Sophie Gateau, a gifted Parisian video artist, made her space across the large gallery.  She installed a wall with 5 video screens to show off different video projects.  They include fashion short films, virals she did for Nike, an animation for Coca-Cola, and music videos.  Sophie has a strong multi-displinary background and it is a deep well for her as she works successfully in the commercial world to create original work.  She explained her work to me, “ For this show, I did video work.  Five screens with five different videos, and between all the works I will put a lot of pictures that reflects my inspiration, my vibes, who I am.  My first job was as an architect, so that is why I am very interested in graphics, architecture, cities, and environment.  In my job, I travel a lot, so each time I take a lot of pictures.”

Sophie Installing her Work


Her work is stunning really and she takes perspective and kind of turns it on its head.  One of her music videos featured (“Boa” by Eglantine Gouzy, check it out at: is a very cool piece based on cubes.  It takes a lot of different pictures of people and changes the pictures within all the cubes as the song plays.  She works in After Effects mainly, and you can tell she likes a challenge by the complexity of her ideas.  As for being a video artist, she told me, “It’s a very cool job.  It’s nice, and you meet a lot of people.  You travel a lot, so that’s really good.  You just jump from city to city and each time you have to create something new, and that’s the sharpness of it.  Each time you always have to reinvent your job again in a way, so that’s why I like it.”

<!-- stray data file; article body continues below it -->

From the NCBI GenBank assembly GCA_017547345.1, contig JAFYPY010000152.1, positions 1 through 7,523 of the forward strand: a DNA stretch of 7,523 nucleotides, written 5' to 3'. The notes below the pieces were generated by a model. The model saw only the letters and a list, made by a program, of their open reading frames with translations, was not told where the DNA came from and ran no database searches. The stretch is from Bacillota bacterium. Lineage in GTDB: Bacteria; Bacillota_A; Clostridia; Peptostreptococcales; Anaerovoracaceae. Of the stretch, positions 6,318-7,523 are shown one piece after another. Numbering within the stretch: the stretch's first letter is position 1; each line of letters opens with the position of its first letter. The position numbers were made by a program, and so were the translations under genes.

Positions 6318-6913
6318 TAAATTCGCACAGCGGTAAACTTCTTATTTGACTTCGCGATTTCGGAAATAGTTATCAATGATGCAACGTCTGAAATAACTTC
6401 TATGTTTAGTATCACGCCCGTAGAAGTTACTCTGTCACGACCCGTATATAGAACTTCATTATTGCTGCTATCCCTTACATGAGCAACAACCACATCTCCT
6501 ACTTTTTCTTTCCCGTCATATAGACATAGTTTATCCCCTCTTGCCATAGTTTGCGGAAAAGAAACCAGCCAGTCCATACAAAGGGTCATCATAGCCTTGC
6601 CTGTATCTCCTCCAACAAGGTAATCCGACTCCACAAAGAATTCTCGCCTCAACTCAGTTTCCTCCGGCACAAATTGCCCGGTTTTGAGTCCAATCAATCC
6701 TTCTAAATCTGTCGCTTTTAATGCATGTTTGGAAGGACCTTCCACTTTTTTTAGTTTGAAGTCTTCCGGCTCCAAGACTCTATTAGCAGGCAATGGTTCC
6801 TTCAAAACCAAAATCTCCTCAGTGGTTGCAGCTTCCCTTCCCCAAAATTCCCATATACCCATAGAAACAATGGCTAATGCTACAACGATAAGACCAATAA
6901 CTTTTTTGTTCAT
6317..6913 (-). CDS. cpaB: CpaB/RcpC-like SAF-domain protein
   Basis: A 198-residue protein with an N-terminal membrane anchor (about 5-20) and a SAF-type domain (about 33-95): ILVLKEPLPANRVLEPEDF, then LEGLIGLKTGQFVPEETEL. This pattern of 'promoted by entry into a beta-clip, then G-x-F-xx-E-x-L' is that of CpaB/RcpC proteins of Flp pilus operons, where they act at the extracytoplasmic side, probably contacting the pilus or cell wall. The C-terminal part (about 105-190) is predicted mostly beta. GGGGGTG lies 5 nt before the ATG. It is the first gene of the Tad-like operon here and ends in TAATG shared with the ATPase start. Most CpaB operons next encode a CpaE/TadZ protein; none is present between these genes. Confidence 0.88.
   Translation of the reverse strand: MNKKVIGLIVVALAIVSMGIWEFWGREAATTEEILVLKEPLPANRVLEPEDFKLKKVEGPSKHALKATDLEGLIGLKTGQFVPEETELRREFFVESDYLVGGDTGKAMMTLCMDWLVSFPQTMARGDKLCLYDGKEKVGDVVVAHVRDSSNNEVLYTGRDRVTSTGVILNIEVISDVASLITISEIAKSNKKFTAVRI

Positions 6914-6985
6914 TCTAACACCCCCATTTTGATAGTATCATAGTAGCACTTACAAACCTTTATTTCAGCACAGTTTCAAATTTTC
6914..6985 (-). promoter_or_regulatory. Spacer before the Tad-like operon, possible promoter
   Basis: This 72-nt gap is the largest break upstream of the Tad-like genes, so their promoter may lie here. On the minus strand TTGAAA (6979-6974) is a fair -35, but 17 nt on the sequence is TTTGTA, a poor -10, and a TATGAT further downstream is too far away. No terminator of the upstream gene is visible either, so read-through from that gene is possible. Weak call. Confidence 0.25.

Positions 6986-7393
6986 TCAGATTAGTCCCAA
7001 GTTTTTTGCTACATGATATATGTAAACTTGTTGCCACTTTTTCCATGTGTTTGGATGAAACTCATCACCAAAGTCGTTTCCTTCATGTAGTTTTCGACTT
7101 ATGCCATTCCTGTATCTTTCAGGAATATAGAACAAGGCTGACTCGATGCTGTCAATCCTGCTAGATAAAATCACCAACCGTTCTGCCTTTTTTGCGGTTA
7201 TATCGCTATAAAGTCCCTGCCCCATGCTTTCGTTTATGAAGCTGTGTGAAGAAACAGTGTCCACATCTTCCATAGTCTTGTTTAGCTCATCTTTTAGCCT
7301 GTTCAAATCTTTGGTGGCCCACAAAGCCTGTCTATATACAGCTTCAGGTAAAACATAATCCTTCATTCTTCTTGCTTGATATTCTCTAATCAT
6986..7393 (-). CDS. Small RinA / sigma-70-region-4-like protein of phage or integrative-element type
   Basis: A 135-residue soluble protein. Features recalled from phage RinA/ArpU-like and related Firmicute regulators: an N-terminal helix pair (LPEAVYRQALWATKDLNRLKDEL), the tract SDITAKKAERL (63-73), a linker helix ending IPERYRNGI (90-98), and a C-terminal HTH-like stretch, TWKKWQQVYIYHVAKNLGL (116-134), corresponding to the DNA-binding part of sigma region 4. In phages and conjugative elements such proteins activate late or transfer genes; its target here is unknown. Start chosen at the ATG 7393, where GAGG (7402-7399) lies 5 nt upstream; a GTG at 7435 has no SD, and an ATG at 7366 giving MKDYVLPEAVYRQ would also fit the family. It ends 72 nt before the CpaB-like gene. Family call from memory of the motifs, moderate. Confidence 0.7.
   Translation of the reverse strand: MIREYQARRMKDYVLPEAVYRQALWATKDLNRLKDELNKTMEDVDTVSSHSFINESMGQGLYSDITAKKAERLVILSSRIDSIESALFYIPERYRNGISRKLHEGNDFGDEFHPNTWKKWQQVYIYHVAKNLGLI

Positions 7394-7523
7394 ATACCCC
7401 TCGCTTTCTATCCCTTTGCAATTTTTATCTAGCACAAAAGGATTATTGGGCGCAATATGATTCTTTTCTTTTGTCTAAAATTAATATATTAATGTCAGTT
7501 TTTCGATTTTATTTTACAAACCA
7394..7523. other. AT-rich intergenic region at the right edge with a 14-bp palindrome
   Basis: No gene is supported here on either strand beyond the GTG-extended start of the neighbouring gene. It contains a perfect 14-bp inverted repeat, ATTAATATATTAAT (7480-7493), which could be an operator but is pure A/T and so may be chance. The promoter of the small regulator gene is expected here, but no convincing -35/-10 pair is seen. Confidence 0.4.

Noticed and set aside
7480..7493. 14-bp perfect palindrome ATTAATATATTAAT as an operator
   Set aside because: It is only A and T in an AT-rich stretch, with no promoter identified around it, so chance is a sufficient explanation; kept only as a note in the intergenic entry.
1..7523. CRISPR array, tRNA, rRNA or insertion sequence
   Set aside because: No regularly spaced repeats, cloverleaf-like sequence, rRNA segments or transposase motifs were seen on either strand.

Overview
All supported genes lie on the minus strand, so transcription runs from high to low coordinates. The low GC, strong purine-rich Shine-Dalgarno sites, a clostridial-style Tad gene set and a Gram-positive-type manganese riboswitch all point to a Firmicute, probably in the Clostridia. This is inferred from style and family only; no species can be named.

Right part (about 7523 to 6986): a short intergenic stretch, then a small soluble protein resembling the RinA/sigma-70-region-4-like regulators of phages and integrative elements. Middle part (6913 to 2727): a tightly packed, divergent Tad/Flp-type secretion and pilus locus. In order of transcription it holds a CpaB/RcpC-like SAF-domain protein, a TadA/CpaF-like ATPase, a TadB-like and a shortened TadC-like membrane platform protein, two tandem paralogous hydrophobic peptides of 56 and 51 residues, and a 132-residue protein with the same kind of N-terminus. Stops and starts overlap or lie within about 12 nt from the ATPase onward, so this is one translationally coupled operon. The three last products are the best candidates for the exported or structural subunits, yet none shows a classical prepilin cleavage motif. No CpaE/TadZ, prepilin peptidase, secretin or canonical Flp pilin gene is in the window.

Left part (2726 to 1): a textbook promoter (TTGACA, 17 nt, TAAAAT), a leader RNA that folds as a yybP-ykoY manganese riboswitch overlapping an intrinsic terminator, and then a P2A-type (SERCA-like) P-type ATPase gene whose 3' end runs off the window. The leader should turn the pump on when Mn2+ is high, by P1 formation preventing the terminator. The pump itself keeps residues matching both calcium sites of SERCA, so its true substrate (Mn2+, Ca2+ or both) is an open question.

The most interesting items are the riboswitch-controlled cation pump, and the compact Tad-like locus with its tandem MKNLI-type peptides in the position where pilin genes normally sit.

YesYesNo installing. Jonathan Wells passing by as he helps set up the show.


Zach Lieberman and Theo Watson, two of the threesome that make up the collective YesYesNo, installed an interactive video system in their space.  Their forte is writing software and building hardware to make video that responds to what is being recorded.  Amazing guys, they have all kinds of projects up their sleeves (Please Google openFrameworks or YesYesNo or the Eye-Writer), but for this show they created a world in which you could play with cards, while your recorded image is playing with you, so to speak.  The guys met in NY, at Parsons School of Design, while Zach was teaching classes on Algorithmic Animation, and Theo was one of his students.  The class taught, amongst other things, ways to use code to do make dynamic artwork and installations, as well as different types of animations and musical expressions.  This fascinated Theo and he found his niche and I think a world of possibilities.  “Zach and I have been working a lot on developing a creative coding tool that lets people all over the world make interactive installations and dynamic artwork.  The whole scene of people doing interactive media has grown in the last few years, whereas we were one of 100-200, now we are one of 20,000- 30,000 people doing this, it’s real interesting to see this whole scene emerge. In a funny way, in times of business, it is a real good field to be in because a lot of traditional fields are dying because of the internet and because of this shift from print and TV.  What we are doing is really physical, it’s about being there and actually.

Zack Lieberman and Theo Watson


Check out to see the online epicenter they have nurtured for various people to meet and share their work in all kinds of different mediums.